While the beginnings of the LGBT Civil Rights movement was gaining momentum, the 1970s witnessed horrific custody battles for lesbian mothers. Mom's Apple Pie: The Heart of the Lesbian Mothers' Custody Movement revisits the early tumultuous years of the lesbian custody movement through the stories of five lesbian mothers and their four children. Narrated by Kate Clinton, the documentary interviews the sons and daughters who were separated from their mothers, the mothers themselves, and one woman who made the difficult decision to flee with her children. Founders of the Lesbian Rights Project (now the National Center for Lesbian Rights) and the Lesbian Mothers' National Defense Fund recount the founding of their organizations in response to the bevy of court rulings granting custody to grandparents, fathers and distant relatives based on the belief that lesbians would be unfit parents. Rich with archival photos from JEB (Joan E. Biren) and Cathy Cade, the documentary also features music from iconic lesbian musicians Margie Adam, Alix Dobkin, Mary Watkins and Cris Williamson.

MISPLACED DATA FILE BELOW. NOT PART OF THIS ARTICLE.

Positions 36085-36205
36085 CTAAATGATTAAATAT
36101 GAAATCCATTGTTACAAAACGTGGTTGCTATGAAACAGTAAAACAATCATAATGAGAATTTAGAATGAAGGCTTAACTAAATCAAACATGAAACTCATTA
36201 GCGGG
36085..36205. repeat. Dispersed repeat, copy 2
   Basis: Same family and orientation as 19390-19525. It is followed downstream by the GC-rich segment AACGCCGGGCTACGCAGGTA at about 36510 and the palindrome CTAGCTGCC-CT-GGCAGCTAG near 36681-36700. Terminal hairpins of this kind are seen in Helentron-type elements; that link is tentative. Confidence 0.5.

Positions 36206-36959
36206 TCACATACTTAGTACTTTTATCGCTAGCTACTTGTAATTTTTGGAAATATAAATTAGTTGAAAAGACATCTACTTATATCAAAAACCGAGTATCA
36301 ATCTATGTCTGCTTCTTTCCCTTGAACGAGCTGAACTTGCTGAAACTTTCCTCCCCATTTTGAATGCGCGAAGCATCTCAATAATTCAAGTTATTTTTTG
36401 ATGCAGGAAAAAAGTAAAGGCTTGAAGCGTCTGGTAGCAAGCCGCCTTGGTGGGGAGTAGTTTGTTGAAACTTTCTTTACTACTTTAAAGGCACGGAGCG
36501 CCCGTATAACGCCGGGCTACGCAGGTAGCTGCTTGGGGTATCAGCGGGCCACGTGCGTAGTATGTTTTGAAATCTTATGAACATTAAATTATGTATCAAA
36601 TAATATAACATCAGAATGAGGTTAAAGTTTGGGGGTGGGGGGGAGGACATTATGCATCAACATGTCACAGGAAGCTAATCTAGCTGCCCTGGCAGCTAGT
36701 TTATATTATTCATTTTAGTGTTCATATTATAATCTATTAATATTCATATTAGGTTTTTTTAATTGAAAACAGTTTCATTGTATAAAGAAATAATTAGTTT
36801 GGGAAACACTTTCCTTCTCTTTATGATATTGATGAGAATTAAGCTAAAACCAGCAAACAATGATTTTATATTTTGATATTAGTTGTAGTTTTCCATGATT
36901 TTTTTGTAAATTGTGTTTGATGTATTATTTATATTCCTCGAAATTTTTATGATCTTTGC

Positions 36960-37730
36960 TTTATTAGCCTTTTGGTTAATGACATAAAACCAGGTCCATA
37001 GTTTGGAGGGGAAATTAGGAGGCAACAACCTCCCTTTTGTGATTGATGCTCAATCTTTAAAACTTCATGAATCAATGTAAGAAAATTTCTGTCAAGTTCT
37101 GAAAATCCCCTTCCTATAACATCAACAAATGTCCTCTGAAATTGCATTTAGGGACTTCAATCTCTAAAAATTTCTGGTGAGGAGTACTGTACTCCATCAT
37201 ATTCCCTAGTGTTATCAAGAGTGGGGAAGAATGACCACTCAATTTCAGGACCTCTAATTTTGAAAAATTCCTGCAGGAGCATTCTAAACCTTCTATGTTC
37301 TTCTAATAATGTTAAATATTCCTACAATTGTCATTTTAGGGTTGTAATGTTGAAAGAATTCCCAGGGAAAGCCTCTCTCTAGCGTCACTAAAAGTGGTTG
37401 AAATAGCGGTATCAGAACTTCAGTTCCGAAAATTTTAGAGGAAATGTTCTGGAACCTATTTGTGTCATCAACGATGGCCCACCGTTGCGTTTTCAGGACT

Latifa (2018)

The story of Latifa Ibn Ziaten is the story of a mother who becomes an activist. When her son is assassinated by a terrorist in France, her world falls apart. Instead of giving up hope, she decides to take action, working her way through schools to speak with young people, fighting hatred with love and trying to be a bridge over our troubled water.

RBG (2018)